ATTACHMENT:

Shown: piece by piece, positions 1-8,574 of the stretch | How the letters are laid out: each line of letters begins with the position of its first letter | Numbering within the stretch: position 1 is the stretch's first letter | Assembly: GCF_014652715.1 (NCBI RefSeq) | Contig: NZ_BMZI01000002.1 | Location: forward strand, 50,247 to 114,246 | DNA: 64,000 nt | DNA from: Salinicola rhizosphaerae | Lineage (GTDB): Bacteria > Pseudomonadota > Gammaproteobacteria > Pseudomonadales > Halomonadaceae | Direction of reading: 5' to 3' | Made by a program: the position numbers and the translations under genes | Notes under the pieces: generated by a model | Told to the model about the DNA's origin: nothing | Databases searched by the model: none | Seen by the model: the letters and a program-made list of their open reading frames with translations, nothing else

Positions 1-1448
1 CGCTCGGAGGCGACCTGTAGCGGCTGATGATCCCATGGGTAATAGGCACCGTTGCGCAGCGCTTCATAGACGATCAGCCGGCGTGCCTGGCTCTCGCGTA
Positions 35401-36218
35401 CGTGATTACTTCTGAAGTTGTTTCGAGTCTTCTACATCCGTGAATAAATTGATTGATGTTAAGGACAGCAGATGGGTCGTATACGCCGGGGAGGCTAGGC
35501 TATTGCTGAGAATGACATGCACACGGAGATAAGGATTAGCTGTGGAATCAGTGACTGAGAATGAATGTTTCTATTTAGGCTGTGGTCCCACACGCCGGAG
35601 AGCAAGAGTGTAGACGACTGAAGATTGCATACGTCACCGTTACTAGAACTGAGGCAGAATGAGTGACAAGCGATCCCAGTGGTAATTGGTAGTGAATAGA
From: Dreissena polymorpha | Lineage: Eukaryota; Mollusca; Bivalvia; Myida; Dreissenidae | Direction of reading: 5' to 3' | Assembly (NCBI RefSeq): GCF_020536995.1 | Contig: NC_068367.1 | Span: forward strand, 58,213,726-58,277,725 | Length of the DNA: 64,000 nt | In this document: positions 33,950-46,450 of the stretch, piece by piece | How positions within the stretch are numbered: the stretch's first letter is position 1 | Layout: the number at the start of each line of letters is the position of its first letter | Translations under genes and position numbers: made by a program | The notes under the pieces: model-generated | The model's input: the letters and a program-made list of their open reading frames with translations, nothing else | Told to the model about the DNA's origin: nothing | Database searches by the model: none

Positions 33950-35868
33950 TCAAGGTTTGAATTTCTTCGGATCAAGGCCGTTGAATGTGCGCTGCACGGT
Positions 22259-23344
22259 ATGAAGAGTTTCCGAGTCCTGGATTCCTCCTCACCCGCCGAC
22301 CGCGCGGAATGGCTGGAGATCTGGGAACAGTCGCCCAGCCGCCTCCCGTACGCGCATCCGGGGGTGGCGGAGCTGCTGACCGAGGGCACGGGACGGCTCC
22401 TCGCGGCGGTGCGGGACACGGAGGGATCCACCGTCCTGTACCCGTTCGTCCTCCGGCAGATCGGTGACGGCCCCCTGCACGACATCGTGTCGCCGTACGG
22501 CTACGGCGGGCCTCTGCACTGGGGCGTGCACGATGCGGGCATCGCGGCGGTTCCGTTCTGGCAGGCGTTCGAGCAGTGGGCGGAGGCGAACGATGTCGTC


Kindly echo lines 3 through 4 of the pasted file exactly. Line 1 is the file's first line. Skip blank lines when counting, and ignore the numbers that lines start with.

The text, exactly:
1 CGCTCGGAGGCGACCTGTAGCGGCTGATGATCCCATGGGTAATAGGCACCGTTGCGCAGCGCTTCATAGACGATCAGCCGGCGTGCCTGGCTCTCGCGTA
Positions 35401-36218